Negotiations between the City of Penticton and its latest triathlon partner are taking longer than expected, but the society overseeing the race has moved a little quicker to get its new leader to the starting line.
Challenge Penticton announced this week that Barb Haynes has been hired as general manager effective Dec. 10, when she will begin planning the event that next August will replace Ironman Canada.
Haynes said the lure of building the race from the ground up was enough to pull her away from her post as head of the Downtown Penticton Association, where she will be replaced by Kerri Milton, former manager of the Pen-Mar Cinema.
“I love my job, so it wasn’t something I was looking to necessarily leave,” Haynes said.
“Having said that, the position at Challenge (matches) my skill set and is an amazing opportunity and one that I am thrilled to have been offered.”
Haynes becomes the second paid employee of Challenge Penticton following the hiring of race director Laura Carleton in early November.
Paul McCann, who chairs the volunteer board of the Penticton Triathlon Race Society, said the group was looking for a manager with expertise in marketing, sponsorships and event management.
“And those are all things that Barb Haynes has in aces,” he said, adding revenue generation will be among her priorities.
“There’s a thousand things to do, but likely the first will be to build on marketing and sponsorships to bring in revenue to the race and the community,” McCann said.
The society, which has looked after preparations to date and will eventually receive from the city the licence to use the Challenge brand, is currently running on revenue from participant registration fees, McCann added, and doesn’t even have an office yet.
“The city has offered some (office space) to get us up and going, but we’re not in it yet,” he said.
Meanwhile, the city has yet to come to terms with the Germany-based Challenge Family on a licensing agreement and is still negotiating under a letter of intent signed in August.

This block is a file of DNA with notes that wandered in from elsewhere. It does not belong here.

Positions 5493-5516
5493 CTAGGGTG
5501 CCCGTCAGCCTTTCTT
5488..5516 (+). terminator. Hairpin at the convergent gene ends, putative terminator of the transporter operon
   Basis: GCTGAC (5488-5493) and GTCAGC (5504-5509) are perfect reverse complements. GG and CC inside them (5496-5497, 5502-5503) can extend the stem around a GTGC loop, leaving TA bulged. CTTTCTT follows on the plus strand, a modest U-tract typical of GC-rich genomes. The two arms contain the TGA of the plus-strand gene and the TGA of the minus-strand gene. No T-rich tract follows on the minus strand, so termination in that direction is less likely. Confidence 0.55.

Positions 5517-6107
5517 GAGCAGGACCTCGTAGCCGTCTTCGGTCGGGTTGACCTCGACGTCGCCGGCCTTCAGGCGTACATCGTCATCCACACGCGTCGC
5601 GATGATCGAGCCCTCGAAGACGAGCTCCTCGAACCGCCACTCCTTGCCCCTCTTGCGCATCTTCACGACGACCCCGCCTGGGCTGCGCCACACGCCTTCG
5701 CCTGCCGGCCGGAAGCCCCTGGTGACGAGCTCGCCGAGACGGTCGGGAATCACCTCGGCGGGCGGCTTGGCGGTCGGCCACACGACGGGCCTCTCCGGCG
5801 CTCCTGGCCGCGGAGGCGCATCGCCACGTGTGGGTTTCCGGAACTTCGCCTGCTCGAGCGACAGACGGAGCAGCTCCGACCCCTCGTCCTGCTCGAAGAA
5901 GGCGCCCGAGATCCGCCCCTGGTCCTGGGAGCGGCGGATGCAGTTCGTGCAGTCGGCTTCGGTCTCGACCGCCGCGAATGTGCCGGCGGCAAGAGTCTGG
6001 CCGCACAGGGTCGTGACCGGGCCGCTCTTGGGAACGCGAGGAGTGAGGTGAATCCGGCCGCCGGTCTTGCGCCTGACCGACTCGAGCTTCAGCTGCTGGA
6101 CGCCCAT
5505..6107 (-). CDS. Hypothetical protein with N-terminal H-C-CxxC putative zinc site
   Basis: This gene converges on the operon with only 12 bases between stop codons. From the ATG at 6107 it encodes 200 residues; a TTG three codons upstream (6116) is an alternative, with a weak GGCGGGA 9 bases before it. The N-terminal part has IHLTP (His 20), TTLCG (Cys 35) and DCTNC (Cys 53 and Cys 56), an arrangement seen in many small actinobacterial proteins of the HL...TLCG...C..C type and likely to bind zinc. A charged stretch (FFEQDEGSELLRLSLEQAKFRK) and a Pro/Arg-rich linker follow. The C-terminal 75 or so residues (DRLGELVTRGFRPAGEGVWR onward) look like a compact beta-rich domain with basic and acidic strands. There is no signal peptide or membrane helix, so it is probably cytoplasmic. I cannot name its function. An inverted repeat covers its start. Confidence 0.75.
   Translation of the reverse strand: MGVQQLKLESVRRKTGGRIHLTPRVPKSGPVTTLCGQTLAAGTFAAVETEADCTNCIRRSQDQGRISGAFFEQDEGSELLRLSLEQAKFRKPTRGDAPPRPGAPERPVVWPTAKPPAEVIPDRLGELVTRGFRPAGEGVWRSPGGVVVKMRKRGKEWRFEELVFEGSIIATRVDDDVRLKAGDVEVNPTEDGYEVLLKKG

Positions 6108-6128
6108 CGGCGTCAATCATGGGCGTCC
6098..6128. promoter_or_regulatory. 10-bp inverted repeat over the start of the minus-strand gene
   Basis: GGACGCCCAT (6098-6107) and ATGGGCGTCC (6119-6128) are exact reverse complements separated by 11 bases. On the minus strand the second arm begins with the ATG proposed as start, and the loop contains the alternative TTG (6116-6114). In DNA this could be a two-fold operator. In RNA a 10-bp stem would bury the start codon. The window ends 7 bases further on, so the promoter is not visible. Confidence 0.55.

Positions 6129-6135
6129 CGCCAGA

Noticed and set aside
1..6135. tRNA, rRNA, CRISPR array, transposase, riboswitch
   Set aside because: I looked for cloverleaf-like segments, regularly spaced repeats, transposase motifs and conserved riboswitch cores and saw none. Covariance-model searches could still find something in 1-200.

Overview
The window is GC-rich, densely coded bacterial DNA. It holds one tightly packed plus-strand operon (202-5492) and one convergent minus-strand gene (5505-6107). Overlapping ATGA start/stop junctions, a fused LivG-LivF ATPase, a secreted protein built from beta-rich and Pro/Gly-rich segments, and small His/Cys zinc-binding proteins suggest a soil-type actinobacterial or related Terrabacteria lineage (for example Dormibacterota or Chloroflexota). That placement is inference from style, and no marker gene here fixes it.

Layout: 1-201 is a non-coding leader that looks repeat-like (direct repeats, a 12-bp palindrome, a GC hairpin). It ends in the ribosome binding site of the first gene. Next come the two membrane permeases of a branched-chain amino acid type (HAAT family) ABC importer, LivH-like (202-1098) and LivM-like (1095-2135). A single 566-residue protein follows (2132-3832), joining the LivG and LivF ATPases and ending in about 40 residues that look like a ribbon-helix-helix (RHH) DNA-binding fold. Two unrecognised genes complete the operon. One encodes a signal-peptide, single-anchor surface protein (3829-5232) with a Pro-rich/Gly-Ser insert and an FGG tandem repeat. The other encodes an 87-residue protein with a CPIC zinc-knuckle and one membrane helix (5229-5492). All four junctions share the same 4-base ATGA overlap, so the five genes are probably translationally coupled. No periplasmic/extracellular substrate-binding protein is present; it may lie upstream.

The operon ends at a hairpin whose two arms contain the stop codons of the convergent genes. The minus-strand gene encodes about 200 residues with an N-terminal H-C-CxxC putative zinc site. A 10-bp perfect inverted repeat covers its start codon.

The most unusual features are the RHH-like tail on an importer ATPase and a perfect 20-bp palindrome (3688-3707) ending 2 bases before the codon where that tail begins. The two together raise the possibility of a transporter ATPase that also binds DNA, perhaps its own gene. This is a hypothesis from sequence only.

That five-page letter, a redacted version of which was obtained by the Western News through a freedom of information request, notes the parties “plan to agree on all conditions of the license agreement” by Oct. 15, 2012.
Mayor Dan Ashton said people should “absolutely not” read anything into the passed deadline.
“It’s back and forth and that’s what happens when you deal with somebody in another country. But we’re also very, very close.”
The equivalent of one full page of the letter’s text was redacted to protect third-party business interests and what’s left does not include any details about financial arrangements.
Ashton said he’s unsure if those details and cost to taxpayers will be released once the final agreement has been inked.
“I know some of it’s proprietary, just like how it was with Ironman, and that’s one of the issues because it’s a contract,” he said. “I can just assure you it’s a substantially better deal for the community than what it was with the other triathlon group.”
The preamble to the letter states Challenge Family “aims for a high-class international level as regards the competition itself as well as optimum conditions regarding media coverage and marketing.”
It goes on to note the final licence agreement will be valid for a minimum of five years and give the city an option to renew the licence for two additional five-year terms. It also gives Penticton the exclusive right to host a Challenge-branded long-distance triathlon in Canada or the U.S. Pacific Northwest.
The letter was signed on Aug. 23, 2012, the day before the city staged a press conference to announce it had partnered with Challenge Family.
Additional information provided through the same freedom of information request shows Challenge Family CEO Felix Walchshofer first made contact with the city via email in May 2012.
Walchshofer and a business partner then made a presentation to city council at an in-camera meeting Aug. 7, and the letter of intent was ready for council to review by the time another in-camera meeting was held Aug. 22.